Slightly more rock-centric with a bit higher production value and a little less orchestration is how Autumn Of The Seraphs came to us. Pinback continued their pointed and oft angular sounds that has always made them a wholly unique band. I’ve been kicking myself for not picking up their albums before this one, as Seraphs was ultimately my introduction to the band.

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23. No Shouts No Calls by Electrelane

The last Electrelane album before their (hopefully not) eternal hiatus is without a doubt my favorite. From the singles “The Greater Times” and “To The East” to the epic post-rock “Saturday” and “Cut And Run”, No Shouts No Calls is truly a remarkable album.

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22. The Flying Club Cup by Beirut

Condon’s voice continues to mature, though one would think it impossible. Deep and rich, his vocals and trumpet alike fill the air with boisterous glee. The album also found Condon relinquishing some of his domination on the album (as Beirut’s entire debut was put together by Condon himself) to other artists, which was a welcome feature. The Flying Club Cup is a definite must-have from 2007.

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21. The Besnard Lakes Are The Dark Horse by The Besnard Lakes

…Are The Dark Horse eluded me in 2007; I listened to it for the first time within 24 hours of publishing my original Best of 2007 list and was devastated I wouldn’t be able to include it. There are infectious pop moments thanks to Beach Boys-like harmonies, but the instrumentation is thick and atmospheric. This band is one of a kind.

The Besnard Lakes: And You Lied To Me [mp3]

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20. Parades by Efterklang

Parades blends the orchestrated pop sensibilities of Sigur Ros with a massive experimental orchestral pop sound. With emphasis on multiple vocal parts, immense percussion, and an intense horn section, Efterklang’s Parades took a sound similar to that of Anathallo and expanded it to epic proportions.

Efterklang: Cutting Ice To Snow [mp3]

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19. Everything Is A Miracle Nothing Is A Miracle Everything Is by Kickball

This pristine 10″ LP found Kickball outdoing themselves. Previously, ABCDEFGHIJ saw them capitalizing on a math-y, in-your-face style of lo-fi gritty emotive puck rock. Everything Is A Miracle Nothing Is A Miracle Everything Is took this sound to the next level, from opener “Underground Husbands” to epics like “Hotelsmotels” and “Sometimes”. It’s a truly beautiful piece of work, this album.

Kickball: Pocketknife [mp3]

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18. Eulogy For Evolution by Ólafur Arnalds

One wouldn’t expect classical music to make a list like this, but here it is, Ólafur Arnalds’ outstanding Eulogy For Evolution. As the album builds from the pleasantries of “3055” into “3326”, it goes from a calm hypnosis into tense strings. Then the album bows out with “3704/3837” hitting hard with an anthemic electric guitar. Arnalds is truly the modern king of classical composition.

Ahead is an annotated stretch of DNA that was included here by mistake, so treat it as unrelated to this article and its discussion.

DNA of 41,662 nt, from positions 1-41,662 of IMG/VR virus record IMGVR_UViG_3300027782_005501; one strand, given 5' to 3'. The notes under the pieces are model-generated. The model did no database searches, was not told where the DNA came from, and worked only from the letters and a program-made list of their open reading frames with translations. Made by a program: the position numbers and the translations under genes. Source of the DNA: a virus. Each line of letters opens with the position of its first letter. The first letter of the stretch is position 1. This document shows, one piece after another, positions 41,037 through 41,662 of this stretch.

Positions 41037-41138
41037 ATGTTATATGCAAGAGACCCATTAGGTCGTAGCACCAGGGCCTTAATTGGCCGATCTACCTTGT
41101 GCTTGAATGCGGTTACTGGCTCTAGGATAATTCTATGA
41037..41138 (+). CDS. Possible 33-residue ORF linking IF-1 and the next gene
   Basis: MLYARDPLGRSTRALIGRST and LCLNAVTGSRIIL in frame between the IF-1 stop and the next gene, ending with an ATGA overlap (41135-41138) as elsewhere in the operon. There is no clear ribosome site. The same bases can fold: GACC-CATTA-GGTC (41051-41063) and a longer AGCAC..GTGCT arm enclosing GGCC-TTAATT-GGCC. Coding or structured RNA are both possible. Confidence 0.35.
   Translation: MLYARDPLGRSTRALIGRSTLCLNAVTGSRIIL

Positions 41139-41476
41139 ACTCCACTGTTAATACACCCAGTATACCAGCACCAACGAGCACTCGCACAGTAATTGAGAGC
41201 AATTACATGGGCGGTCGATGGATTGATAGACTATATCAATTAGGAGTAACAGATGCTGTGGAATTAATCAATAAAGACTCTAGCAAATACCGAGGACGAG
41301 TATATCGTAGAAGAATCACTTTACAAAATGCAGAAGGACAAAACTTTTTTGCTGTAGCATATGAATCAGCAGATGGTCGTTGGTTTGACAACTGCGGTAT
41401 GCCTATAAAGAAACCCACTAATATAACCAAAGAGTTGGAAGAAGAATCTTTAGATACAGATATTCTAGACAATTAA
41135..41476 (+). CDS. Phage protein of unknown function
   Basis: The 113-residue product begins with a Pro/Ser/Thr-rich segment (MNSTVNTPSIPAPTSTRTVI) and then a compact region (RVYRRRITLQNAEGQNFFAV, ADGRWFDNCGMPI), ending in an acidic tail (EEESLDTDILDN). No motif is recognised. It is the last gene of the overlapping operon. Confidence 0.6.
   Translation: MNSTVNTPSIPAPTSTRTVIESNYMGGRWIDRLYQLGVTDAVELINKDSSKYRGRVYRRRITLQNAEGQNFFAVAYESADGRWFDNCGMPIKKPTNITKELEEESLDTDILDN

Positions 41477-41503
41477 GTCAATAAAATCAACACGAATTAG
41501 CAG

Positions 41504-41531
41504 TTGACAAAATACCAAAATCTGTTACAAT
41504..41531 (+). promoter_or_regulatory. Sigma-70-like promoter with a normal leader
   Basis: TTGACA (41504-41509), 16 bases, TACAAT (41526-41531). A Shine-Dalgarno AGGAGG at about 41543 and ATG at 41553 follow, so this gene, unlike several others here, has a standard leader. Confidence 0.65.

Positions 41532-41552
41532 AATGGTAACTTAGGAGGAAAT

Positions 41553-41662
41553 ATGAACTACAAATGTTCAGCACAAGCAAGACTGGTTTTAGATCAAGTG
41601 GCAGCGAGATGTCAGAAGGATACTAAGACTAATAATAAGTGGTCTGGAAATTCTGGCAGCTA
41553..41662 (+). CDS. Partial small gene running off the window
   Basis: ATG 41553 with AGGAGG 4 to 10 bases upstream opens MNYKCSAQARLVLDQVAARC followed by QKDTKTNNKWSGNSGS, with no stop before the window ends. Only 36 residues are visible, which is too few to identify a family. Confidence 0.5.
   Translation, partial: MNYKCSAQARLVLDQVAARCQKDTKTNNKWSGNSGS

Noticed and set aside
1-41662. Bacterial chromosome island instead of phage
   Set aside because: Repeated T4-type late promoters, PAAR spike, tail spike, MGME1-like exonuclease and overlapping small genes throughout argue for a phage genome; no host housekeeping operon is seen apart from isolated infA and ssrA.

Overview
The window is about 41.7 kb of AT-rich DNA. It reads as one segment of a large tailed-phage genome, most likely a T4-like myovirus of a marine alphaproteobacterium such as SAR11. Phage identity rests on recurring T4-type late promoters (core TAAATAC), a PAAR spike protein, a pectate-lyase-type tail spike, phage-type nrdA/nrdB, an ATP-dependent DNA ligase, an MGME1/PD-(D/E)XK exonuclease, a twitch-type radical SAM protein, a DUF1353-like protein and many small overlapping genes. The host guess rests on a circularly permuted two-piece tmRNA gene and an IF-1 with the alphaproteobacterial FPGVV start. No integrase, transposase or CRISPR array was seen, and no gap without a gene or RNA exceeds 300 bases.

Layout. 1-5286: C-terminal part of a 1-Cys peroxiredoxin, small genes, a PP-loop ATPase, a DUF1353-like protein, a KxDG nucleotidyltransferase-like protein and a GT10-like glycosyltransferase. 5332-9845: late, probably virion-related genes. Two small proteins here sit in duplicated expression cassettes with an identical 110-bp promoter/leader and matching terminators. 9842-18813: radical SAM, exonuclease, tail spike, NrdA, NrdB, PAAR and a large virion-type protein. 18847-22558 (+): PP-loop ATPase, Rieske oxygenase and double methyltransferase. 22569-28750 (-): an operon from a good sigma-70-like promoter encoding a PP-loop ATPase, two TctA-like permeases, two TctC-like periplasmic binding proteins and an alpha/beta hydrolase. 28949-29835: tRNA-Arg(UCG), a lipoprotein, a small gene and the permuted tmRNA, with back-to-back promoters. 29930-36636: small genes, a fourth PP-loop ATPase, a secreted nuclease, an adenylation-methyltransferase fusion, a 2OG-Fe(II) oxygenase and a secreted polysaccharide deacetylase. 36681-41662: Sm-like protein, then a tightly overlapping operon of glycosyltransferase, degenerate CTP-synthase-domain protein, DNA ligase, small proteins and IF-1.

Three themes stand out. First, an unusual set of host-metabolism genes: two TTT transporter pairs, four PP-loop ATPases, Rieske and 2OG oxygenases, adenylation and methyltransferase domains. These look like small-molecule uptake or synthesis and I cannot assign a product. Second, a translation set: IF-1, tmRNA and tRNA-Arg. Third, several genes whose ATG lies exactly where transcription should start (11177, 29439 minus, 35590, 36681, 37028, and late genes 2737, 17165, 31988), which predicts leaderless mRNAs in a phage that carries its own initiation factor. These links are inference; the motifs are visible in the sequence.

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17. In Our Bedroom After The War by Stars

Stars always lag a bit when it comes to me. There’s a progression here that’s a bit strange, yet it’s consistent with all of their recent releases. At first, I’ll dislike the album completely. It’ll sit on my shelf for some time, possibly as long as a year or more. Then I’ll pick it up and it’ll blow me away. In Our Bedroom After The War was nowhere to be found on my original 2007 list, and I mistakenly added it toward the end of my 2008 list (oops!) and was called on the error. Yet here it is, now within the top 20. It makes me wonder what one, maybe two more years will do to it.

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16. Let’s Drag Our Feet by BOAT

D. Crane will likely remain at the forefront of my list of friendliest musicians. There’s something about his demeanor, party enhanced by his continual slight smile, that makes you simply know he’s a fun guy. It’s like he finds the world and life in general flat out amusing. And he injects that outlook on life directly into the heart of his music. “Period. Colon. Backslash” from this album was once dedicated to my mustache at a show in Seattle. Totally awesome.

BOAT: (I’m A) Donkey For Your Love [mp3]

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voxtrot-lp

15. Voxtrot by Voxtrot

I often say that nothing will top Voxtrot’s debut EP and so far nothing has, simply because of the power behind the two singles, “The Start Of Something” and “Raised By Wolves”. Their debut self-titled LP is a lovable album that includes many single-worthy tracks, bringing the band forward in indiepop with a broader, slightly more produced sound.

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14. Fleeting Frequencies by Patience Please

I love these guys; it’s no secret. Their songs fill me with joy, whether it’s the tribute to your parents’ sale of your childhood home in “Exclusively Windermere” or the choo-choo drums by Chris at the beginning and end of “Coal Enough For Steam”. Jordan and Ray’s lyrics are thoughtful and clever, and Keegan’s work on keys and backup vocals round out the quartet perfectly. It was sad they disbanded a few months after Fleeting Frequencies hit stores.

Patience Please: If You’re Sure [mp3]

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13. Challengers by The New Pornographers

Twin Cinema never caught on for me. Neither did Mass Romantic. There were several tracks off Electric Version that I fell in love with, but the album was never on constant repeat. Challengers changed all that. God this is a great album!

The New Pornographers: Myriad Harbour [mp3]

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12. Andorra by Caribou